We don't do this next one frequently, but pointing with our lips is certainly done some of the time here, and it just doesn't work in the US, plus we will look weird doing it there! We also say hello to people we pass on the street here with a quick upward jerk of our chins, which I think, back in the states, would just make us look as if we'd developed a nervous tic! The kids and I will try to remind each other not to use these common signals, as we prepare ourselves for our visit.

This all reminds me of a story I heard, from one of my friends on the Sonlight Forums. It was about a family who worked for many years as missionaries in Africa. When they returned for a furlough to the US, the children were appalled to discover that their clothing was horribly unfashionable, and they were subjected to rude stares whenever they went out in public. Four years later, when they were preparing for another trip to the US, the children asked their grandparents to send them appropriate clothing in advance, so that they would 'fit in' during their visit. The family arrived in the US airport, adorned in their fashionable clothing, and the parents noticed that the family was still the object of much attention and staring as they passed through the crowds. Glancing behind them, the parents saw their fashionably attired children following them in single file, all carrying their suitcases balanced upon their heads!

Monday, May 26, 2008

How to Build a Bigger Church Building

The congregation using this church building needed more space, but they had a very small piece of land upon which to build. They wanted to continue using their existing building as long as possible, while building the new building.

The solution? Not exactly what you would do in the US, but it worked out here. They built the new walls around the old building. The space between the walls is actually larger than it appears in this picture.

At this stage of construction, pieces of metal roofing, from the original church roof, are being used to protect the mud bricks of the new walls. Mud bricks are a good material choice here, but they do have to be protected from rain. An overhanging roof will do this job when the walls reach full height.

Sunday, May 25, 2008

Bed Bugs . . . of a sort

Last night, I was awakened several times from a sound sleep by bugs crawling on my arms. Now, I am a pretty heavy sleeper, and bugs landing on us as we sleep is not at all an unusual experience, as we don't have screens on our windows. These bugs were definitely crawling, not flying in and landing, however, and they disturbed me enough that I eventually chose to evacuate my bed. I grabbed my pillow and a spare sheet, and completed the night sleeping on the couch.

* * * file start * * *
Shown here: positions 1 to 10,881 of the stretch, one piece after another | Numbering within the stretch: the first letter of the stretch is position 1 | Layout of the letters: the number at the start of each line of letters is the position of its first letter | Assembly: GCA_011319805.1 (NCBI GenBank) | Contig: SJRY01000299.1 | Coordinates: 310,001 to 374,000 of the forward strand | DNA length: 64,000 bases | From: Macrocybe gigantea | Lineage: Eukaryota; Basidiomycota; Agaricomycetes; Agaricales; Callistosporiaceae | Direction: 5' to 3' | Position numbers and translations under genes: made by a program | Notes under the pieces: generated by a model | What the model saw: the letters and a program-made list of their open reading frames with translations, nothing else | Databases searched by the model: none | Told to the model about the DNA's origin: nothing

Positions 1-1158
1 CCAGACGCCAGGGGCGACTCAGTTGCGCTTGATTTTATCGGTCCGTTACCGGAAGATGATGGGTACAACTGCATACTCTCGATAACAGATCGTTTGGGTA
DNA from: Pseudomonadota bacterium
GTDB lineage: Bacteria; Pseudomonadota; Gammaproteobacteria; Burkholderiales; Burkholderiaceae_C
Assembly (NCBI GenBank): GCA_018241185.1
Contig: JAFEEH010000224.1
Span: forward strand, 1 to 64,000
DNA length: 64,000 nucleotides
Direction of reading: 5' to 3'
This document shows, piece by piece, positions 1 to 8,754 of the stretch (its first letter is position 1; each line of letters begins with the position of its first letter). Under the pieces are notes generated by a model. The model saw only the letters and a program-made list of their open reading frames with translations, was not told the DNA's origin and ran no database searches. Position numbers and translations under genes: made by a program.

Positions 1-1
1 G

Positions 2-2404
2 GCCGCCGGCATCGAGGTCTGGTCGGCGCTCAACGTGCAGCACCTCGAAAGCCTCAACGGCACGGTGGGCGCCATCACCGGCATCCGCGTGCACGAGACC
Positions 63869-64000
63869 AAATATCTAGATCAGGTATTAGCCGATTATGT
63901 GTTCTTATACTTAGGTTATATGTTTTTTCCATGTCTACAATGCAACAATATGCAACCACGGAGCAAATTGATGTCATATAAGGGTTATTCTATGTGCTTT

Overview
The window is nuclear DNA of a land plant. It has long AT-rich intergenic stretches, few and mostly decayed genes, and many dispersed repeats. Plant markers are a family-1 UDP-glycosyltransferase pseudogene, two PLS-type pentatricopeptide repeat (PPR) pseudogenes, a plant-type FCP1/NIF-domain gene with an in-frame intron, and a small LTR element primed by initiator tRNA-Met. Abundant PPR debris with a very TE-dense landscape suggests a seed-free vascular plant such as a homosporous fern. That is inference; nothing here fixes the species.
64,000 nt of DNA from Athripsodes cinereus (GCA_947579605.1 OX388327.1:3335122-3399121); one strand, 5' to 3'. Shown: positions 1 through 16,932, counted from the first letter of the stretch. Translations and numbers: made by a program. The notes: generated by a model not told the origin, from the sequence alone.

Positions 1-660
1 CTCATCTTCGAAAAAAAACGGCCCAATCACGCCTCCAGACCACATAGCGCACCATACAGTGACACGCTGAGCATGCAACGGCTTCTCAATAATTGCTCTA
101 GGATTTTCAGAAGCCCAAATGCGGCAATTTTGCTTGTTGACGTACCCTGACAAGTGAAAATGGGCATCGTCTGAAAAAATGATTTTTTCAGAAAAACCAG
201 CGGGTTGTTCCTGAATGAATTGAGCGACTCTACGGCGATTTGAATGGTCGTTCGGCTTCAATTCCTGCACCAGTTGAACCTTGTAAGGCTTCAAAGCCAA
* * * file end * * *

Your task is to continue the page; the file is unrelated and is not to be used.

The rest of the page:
I perhaps need to mention here, for clarity, that Allen and I have separate beds. You really don't need to know that, except that you might be wondering why he wasn't bothered by the crawling bugs in the bed. He is an insomniac, and I, though a very sound sleeper, am a noisy sleeper, plus I move around a lot in my sleep. Because sharing a bed means that Allen gets no sleep, we have separate beds. TMI, I know, but I figured if I didn't explain, someone would ask about it.

So, this morning, I checked the bed, to see if I could figure out the source of the annoying bugs. I found the remnants of an ant nest between my sheets! The colony had already departed, but they left behind a few of their eggs (I presume these were duds?), so I knew they'd been there! Apparently, even the ants found my sleeping movements to be too much to live with.

I'm hoping for a more restful night tonight.

Wednesday, May 21, 2008

By Special Request

Allen was reading old blog posts, and he asked me to repost this piece, from last August, about the monthly Bible Training School for pastors. There were a lot fewer people reading my blog back then, so perhaps this will be new to many of you.

The week of the monthly Bible Training School is a busy time for our family. Now that we are having the fifth session of the school, however, things are running quite smoothly. Here is what is involved:

Ahead of time, Dr Julio, who teaches the classes, chooses the training materials, and gets them to us. We make enough copies for all of the students, and punch holes in the pages, so that the students can add these to their notebooks. Russell makes sure that all of the registration information is updated from the previous session, so that he can be prepared for the current registration. A team of ladies from town purchase the food supplies for the meals they will cook. All of this takes place before the school session starts.

On the second Tuesday of each month, the school opens. The pastors, pastors-in-training, and church leaders travel to Gracias from the departments of Lempira, Intibuca, Ocotepeque and Copan, and even from the north coast cities of San Pedro Sula and La Ceiba. One regular attender travels 12 hours by bus to come each month. Several of the pastors who live far into the mountains start their trip on horseback, from areas where there are no roads, then stable their horses with friends and finish the trip by hitching a ride on the back of a pickup truck.